• Folders. Unfortunately, while SharePoint folders look like network drive folders they don’t work the same way. They create unnecessarily long URLs and are often impossible to navigate. It’s not uncommon to hear users say they cannot find documents in a site because they cannot work out how to navigate folders (as they don’t include a + to guide navigation). My recommendation is to turn them off under Advanced Settings after the library is created. However, users inevitably want a way to categorise or group documents in a document library. Document Sets generally make sense to users and get quick take up but you can only have one level. A good site has a reasonable number of smartly-named document libraries – perhaps no more than 10, grouped as required by Headings – using Document Sets instead of folders. Another form of categorisation is using categories in the document metadata and then creating a view that groups the documents by those categories.

Customisation

Too much customisation of site pages can also turn users off. As noted above, it’s worth keeping in mind that Microsoft spent a lot of effort (and probably dollars) on designing their standard team site user interface. Some of the common modifications I have seen on ‘ghost town’ sites include:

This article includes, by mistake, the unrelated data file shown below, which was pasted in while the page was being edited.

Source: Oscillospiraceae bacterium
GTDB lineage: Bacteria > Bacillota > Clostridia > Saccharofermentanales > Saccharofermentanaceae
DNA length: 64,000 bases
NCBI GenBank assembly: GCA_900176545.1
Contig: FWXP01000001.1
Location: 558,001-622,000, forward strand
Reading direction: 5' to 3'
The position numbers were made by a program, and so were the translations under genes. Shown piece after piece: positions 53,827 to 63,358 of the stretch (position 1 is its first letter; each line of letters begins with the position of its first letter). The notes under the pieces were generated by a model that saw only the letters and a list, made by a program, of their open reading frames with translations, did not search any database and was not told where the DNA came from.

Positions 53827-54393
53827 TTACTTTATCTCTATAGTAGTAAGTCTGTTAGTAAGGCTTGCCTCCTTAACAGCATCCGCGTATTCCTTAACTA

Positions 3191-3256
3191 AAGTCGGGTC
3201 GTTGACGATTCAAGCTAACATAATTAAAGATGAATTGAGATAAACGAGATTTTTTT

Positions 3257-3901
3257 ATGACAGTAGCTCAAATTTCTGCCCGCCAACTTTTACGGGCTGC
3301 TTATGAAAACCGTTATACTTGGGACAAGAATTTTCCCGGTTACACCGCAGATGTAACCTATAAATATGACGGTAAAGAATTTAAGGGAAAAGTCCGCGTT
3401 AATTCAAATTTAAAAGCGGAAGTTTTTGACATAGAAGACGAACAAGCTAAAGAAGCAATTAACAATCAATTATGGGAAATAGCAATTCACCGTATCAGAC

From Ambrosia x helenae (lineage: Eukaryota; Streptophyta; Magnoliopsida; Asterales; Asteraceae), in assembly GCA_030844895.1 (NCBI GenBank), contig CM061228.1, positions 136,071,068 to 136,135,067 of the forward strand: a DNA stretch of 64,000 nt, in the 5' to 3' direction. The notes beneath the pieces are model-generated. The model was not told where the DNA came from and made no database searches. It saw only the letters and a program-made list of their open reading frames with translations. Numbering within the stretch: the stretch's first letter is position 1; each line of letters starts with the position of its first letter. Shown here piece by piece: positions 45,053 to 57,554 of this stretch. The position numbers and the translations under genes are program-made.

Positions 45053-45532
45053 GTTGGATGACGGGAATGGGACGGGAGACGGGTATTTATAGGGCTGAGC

• Using themes that make the site look completely different from all other sites. It’s important to maintain consistency in themes.
  • Using unnecessarily large font sizes on the page.
  • Using too many images or graphics on the front page.
  • Assuming the text or content on the page is actually of interest to the target audience. I usually suggest that Site Owners (note, there should never be just one) agree among themselves; if this is not possible, test the proposed page design on a user who has never seen it.

Avoid ghost town sites – keep users coming back

Remember, most users are familiar with using network drives and folders. Use document libraries with sensible names that are obvious to users, don’t use folders, and keep the front page content simple and easy to view, and you are more likely to attract users back again and again.

Posted in Digital preservation, Electronic records, Legal, Products and applications, Records management, Retention and disposal, SharePoint 2013

SharePoint 2013 Site Disposal Policies

SharePoint 2013 includes the option to set a disposal date on site collections. This article describes how to configure a SharePoint 2013 site collection to include a site disposal policy.

Default settings

A site cannot be deleted (either manually or automatically) unless a Site Policy has been set up (exception – the SharePoint Administrator has permissions to do this).